Let ABC be a triangle with points D and E lying on
lines AC and AB respectively such that D and E are
on the same side of line BC and |BE| = |CD| > 0. Let F be the intersection of rays BD and CE.

Taking the vertex, O, of the parallelogram ABOC as the origin, and denoting the position vectors of A, B... , by a, b ..., with magnitudes a, b..., it follows that:

e = b + (x/c)candd = c + (x/b)b

where x is the (directed) distance of E from B and D from C.

If p and q denote CF as a proportion of CE and BF as a proportion of BD respectively, then f = pe + (1 – p)c=p[b + (x/c)c] + (1 – p)c(1) and also: f = qd + (1 – q)b=q[c + (x/b)b] + (1 - q)b

Equating coefficients of b and c in these two expressions for f:

p = qx/b+1-qandq = px/c+1-p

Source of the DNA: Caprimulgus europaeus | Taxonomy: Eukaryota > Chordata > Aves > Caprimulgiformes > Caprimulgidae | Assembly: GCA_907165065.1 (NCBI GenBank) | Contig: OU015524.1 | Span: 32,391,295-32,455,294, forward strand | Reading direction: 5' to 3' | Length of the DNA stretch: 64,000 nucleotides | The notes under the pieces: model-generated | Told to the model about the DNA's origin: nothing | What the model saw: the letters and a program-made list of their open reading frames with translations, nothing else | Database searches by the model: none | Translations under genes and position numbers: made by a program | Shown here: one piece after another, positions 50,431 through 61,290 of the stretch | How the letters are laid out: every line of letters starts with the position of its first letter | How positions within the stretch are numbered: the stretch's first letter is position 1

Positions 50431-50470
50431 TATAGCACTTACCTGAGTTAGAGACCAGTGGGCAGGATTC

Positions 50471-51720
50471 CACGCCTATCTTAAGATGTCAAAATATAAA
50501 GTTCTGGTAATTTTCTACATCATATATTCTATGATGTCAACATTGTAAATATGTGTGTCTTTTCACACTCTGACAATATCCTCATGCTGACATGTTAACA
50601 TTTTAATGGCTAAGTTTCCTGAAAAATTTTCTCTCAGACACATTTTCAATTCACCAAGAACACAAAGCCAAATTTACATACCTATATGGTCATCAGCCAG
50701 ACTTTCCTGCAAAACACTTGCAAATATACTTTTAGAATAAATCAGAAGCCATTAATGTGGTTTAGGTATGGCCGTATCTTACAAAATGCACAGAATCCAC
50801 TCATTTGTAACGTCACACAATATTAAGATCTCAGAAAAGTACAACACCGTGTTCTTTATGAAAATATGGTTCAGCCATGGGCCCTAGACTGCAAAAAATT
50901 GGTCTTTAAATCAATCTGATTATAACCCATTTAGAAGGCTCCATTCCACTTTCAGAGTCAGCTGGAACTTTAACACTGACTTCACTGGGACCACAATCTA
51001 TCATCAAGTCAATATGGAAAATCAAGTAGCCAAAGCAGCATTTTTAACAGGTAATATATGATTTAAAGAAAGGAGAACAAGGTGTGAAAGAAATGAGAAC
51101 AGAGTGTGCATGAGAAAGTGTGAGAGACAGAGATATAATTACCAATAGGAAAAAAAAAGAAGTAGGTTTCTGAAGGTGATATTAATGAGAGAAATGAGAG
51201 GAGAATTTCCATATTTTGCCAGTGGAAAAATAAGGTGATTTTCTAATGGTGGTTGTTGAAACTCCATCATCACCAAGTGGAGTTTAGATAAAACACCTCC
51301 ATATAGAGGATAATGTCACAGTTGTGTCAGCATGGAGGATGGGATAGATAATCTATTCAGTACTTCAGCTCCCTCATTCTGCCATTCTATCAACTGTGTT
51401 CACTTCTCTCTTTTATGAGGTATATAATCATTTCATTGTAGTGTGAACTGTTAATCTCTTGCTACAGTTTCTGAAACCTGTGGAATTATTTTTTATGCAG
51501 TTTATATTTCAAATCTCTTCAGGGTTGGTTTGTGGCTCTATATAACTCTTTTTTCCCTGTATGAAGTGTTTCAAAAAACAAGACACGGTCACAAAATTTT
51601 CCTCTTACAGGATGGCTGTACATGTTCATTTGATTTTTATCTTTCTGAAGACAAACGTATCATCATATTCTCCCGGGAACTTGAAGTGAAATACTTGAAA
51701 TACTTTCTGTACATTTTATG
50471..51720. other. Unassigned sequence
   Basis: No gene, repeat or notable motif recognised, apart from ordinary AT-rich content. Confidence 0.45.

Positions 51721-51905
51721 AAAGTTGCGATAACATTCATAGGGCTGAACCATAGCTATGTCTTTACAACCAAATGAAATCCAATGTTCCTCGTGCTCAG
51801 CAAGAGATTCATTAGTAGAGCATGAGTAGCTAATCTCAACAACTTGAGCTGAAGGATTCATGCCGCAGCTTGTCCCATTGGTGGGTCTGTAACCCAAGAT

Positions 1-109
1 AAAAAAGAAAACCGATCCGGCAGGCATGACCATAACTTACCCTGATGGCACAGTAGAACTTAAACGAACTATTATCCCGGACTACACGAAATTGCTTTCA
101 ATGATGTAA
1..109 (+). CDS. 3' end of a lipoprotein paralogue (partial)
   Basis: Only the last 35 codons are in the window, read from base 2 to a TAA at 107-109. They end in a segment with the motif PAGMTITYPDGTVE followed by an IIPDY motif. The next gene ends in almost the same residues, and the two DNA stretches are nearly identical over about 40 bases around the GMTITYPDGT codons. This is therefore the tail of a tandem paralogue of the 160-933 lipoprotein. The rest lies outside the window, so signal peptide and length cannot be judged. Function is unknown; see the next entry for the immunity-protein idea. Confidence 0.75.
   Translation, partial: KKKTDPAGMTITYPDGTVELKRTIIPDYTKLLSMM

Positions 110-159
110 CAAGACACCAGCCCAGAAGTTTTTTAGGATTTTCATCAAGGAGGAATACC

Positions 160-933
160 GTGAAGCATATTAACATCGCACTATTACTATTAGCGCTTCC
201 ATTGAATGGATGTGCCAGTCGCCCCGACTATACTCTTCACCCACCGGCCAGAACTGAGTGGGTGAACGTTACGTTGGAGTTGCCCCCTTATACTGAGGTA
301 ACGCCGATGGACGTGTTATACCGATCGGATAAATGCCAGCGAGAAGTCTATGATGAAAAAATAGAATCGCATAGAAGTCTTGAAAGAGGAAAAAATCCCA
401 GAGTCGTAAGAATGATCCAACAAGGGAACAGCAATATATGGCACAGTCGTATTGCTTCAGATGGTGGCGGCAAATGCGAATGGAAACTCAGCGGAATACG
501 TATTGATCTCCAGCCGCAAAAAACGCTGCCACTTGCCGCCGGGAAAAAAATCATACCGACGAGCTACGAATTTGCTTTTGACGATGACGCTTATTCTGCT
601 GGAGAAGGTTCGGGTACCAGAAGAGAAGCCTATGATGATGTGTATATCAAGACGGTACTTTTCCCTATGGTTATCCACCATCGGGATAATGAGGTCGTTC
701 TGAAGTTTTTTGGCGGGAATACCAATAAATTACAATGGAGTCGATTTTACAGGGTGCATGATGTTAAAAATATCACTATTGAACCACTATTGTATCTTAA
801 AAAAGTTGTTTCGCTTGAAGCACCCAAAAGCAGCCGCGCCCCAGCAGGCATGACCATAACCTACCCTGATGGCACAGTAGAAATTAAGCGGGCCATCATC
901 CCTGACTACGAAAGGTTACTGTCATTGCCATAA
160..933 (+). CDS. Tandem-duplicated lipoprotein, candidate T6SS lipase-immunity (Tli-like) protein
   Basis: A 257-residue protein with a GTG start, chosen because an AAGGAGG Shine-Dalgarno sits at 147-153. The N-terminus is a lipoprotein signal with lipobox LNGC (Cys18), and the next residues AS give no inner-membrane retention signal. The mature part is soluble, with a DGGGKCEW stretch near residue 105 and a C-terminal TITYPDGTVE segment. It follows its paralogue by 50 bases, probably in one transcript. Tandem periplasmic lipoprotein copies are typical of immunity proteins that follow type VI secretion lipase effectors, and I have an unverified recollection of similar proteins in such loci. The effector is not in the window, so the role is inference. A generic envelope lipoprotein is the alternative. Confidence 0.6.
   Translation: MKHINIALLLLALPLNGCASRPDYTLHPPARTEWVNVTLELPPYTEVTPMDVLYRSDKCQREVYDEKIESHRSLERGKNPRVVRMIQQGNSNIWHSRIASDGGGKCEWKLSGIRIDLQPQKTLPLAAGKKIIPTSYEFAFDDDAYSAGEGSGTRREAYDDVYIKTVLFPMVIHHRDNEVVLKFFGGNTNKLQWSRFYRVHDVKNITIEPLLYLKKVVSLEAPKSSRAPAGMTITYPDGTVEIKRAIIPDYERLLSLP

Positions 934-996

Solving simultaneously, these give p = (x/b)/(x/c + x/b – x^{2}/bc)

p = c/(b + c – x)(x not 0) Substituting in (1):

f=(c/(b + c – x))b + [(c/(b + c – x))(x/c – 1) + 1]c = (1/(b + c – x))(cb + bc)

Since |cb| = |bc| = bc, it follows that f bisects the angle BOC and its magnitude depends on x. So, in relation to the original triangle ABC, F lies on a line parallel to the bisector of angle A and passes through the opposite vertex of the parallelogram ABOC. When x = b + c (i.e. BE = AC + AB), there is a singularity giving F as a point at infinity. For x > b + c, f changes sign so that F describes the part of the locus on the other side of O.